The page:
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Adam Art Gallery: The Tomorrow People

Sep 14, 2017  ·  2 min read

‘There is a small world of people who are very interested in contemporary art and a slightly bigger world of people who look at art. But there is a much larger world that doesn’t realise how influential art is on things that they actually look at.’

The American Designer said those words, in that order and it kind of makes you think.

Contemporary art is all around.

From advertisements to Instagram, it’s comforting to know which period of art we find ourselves in.

In a world where you can find, for example, a depiction of a subject being warped in a warm burrito blanket made by Andy Warhol replicas in a giant abandoned warehouse with a series of black holes and broken mirrors, you can comfortably assert this is most definitely the contemporary period.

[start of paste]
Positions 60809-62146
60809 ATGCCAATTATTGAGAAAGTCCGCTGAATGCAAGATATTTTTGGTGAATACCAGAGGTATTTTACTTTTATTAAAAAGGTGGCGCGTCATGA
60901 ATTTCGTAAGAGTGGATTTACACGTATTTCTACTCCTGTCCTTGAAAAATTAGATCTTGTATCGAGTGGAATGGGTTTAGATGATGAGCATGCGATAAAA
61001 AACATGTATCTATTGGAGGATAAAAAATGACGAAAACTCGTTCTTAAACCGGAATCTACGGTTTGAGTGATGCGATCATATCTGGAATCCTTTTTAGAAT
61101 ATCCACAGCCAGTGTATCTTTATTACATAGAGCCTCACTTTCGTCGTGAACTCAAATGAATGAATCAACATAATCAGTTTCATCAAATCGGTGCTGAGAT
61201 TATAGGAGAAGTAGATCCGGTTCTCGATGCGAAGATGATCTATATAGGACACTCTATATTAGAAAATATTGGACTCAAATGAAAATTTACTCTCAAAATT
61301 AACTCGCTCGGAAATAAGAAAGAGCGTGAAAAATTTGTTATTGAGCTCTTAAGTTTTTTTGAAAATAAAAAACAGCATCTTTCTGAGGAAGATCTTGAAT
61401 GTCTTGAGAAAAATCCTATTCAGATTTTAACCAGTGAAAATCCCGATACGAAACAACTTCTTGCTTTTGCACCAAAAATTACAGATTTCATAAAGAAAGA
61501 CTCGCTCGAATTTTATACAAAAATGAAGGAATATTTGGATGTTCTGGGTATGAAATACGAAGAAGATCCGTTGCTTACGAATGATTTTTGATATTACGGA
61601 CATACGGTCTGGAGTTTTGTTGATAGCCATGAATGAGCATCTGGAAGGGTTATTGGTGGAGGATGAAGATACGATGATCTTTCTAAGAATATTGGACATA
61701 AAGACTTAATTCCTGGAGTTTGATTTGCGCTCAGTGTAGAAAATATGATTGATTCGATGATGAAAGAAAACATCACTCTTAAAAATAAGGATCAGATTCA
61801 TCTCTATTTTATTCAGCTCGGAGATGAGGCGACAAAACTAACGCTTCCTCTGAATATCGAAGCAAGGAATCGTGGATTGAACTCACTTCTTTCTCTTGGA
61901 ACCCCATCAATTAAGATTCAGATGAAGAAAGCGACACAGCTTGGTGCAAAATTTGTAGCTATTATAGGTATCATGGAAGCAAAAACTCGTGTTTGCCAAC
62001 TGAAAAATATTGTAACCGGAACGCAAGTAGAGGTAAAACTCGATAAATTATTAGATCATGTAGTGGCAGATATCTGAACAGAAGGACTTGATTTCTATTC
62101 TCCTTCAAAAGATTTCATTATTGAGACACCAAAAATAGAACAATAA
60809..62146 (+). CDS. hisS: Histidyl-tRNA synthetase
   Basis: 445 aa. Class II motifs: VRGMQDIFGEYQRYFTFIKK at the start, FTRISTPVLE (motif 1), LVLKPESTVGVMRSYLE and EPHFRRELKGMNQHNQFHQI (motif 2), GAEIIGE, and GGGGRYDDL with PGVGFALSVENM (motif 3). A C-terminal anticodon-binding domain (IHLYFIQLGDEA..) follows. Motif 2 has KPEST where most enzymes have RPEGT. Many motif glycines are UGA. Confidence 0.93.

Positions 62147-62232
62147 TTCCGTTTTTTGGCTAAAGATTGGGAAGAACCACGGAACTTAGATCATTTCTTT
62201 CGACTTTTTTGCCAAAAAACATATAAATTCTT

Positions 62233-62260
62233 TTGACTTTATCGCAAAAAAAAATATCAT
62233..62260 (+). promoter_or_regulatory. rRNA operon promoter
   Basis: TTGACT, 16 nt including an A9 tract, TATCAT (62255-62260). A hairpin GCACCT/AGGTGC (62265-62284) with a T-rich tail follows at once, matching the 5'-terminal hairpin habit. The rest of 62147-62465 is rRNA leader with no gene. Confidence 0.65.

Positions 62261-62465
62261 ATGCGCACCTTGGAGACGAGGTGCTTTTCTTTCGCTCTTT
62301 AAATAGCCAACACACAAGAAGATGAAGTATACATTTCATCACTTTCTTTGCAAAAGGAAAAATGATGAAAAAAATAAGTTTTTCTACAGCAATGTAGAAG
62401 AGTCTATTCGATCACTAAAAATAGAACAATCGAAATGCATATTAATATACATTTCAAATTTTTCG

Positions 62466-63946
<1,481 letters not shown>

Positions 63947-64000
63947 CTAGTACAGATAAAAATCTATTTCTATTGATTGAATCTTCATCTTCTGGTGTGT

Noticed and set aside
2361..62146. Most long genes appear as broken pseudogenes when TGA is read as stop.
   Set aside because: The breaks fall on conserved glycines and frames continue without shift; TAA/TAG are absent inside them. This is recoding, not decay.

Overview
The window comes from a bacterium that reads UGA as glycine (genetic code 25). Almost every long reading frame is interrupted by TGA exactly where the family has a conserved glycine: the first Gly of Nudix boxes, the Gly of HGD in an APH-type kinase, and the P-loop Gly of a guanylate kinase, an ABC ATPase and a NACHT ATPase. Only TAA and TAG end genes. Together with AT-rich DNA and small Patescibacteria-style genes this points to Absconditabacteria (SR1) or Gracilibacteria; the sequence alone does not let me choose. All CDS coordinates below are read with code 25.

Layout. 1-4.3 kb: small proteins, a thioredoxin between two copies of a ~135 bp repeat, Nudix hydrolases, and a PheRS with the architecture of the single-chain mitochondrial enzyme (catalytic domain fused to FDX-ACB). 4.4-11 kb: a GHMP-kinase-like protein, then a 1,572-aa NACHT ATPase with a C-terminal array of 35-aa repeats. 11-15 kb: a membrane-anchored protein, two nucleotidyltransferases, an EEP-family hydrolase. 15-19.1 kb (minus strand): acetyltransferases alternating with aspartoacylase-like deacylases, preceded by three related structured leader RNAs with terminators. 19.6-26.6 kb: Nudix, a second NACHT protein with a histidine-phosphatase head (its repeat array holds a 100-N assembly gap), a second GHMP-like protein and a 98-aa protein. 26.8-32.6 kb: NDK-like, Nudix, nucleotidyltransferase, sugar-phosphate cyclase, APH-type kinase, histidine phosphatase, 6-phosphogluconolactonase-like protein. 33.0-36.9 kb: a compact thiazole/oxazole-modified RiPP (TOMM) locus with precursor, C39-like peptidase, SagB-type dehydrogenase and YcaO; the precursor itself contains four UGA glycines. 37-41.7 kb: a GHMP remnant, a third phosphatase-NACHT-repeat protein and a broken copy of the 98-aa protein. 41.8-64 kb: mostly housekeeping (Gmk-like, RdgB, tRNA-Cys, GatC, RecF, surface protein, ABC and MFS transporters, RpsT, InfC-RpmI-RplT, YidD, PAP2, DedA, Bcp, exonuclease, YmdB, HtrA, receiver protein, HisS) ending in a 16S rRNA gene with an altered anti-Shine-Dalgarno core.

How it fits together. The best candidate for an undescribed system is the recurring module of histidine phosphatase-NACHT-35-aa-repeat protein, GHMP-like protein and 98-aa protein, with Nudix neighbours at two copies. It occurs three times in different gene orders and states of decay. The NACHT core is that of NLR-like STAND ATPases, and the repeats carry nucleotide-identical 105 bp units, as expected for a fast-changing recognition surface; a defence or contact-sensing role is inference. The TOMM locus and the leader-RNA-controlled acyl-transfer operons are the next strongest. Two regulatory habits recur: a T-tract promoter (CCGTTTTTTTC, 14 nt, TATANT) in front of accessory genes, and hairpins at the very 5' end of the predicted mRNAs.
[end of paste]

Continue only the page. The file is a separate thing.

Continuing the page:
We here at QT are rather big fans of the contemporary art world and would like to let you in a fine exhibition currently on show at the Adam Art Gallery.

The gallery is a purpose built space by the Victorian University, Wellington.

The gallery provides a platform for established and upcoming artists to showcase their work… and it’s a slice of brilliance.

The current exhibition, titled The Tomorrow People is all about the future of the human race. Provocations around politics and the creative process, the exhibition doesn’t set out to answer any one question, rather it invites conversation around the ideas raised and the medium utilized to get there. The artists on show are as diverse as their artworks and you can expect to see all the below:

Wendelien Bakker, Diva Blair, Jesse Bowling, Teghan Burt, Quishile Charan, Sam Clague, Hikalu Clarke, Claudia Dunes & Rainer Weston, Fresh and Fruity, William Linscott, Isabella Loudon, Theo Macdonald, Annie Mackenzie & Dave Marshall, Ammon Ngakuru, Christina Pataialii, Maddy Plimmer, Deborah Rundle, Christopher Ulutupu, Tim Wagg, Daegan Wells, Aliyah Winter, Xun Cao, Yllwbro

The show has been curated Christina Barton, Stephen Cleland and Simon Gennard and is showing now at the Adam Art Gallery until October 1.

words by ben stephens

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